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Down syndrome: Distribution of brain amyloid in mild cognitive impairment.

  • Author(s): Keator, David B;
  • Phelan, Michael J;
  • Taylor, Lisa;
  • Doran, Eric;
  • Krinsky-McHale, Sharon;
  • Price, Julie;
  • Ballard, Erin E;
  • Kreisl, William C;
  • Hom, Christy;
  • Nguyen, Dana;
  • Pulsifer, Margaret;
  • Lai, Florence;
  • Rosas, Diana H;
  • Brickman, Adam M;
  • Schupf, Nicole;
  • Yassa, Michael A;
  • Silverman, Wayne;
  • Lott, Ira T
  • et al.
Abstract

Introduction

Down syndrome (DS) is associated with a higher risk of dementia. We hypothesize that amyloid beta (Aβ) in specific brain regions differentiates mild cognitive impairment in DS (MCI-DS) and test these hypotheses using cross-sectional and longitudinal data.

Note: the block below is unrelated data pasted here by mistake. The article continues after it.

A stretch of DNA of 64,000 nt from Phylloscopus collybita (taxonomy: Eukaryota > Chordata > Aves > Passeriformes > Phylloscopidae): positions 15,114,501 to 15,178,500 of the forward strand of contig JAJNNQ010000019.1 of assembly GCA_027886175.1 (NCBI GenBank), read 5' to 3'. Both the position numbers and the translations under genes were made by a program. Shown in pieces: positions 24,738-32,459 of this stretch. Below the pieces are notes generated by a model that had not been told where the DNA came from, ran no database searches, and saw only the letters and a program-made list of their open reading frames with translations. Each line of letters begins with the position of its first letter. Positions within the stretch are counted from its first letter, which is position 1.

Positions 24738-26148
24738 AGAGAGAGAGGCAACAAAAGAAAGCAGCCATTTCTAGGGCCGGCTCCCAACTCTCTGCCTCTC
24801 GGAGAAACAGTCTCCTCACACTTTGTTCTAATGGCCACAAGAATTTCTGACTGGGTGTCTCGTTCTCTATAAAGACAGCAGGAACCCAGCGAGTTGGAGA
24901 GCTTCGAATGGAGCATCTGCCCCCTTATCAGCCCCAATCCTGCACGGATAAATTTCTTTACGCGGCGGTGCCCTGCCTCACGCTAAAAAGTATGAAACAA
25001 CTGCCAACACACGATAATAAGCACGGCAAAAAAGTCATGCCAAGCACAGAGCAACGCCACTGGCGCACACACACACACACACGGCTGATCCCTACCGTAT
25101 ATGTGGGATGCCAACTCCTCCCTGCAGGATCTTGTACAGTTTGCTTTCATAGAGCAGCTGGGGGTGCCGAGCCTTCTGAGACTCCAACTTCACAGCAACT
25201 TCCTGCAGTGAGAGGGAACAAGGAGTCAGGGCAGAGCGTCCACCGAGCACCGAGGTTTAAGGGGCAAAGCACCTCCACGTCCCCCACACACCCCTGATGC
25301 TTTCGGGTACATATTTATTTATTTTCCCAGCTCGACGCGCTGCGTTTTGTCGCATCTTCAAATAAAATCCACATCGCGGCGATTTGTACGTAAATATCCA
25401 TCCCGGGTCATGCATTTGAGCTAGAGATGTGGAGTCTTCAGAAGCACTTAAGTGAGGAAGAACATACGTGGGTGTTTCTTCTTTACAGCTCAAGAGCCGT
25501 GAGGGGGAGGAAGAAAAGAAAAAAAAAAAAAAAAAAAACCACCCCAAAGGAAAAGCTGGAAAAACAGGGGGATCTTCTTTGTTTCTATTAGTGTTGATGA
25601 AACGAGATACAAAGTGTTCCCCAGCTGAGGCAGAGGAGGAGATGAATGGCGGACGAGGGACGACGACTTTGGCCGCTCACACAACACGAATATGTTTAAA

Methods

18F-AV-45 (florbetapir) positron emission tomography (PET) data were collected to analyze amyloid burden in 58 participants clinically classified as cognitively stable (CS) or MCI-DS and 12 longitudinal CS participants.

Results

The study confirmed our hypotheses of increased amyloid in inferior parietal, lateral occipital, and superior frontal regions as the main effects differentiating MCI-DS from the CS groups. The largest annualized amyloid increases in longitudinal CS data were in the rostral middle frontal, superior frontal, superior/middle temporal, and posterior cingulate cortices.

Discussion

This study helps us to understand amyloid in the MCI-DS transitional state between cognitively stable aging and frank dementia in DS. The spatial distribution of Aβ may be a reliable indicator of MCI-DS in DS.

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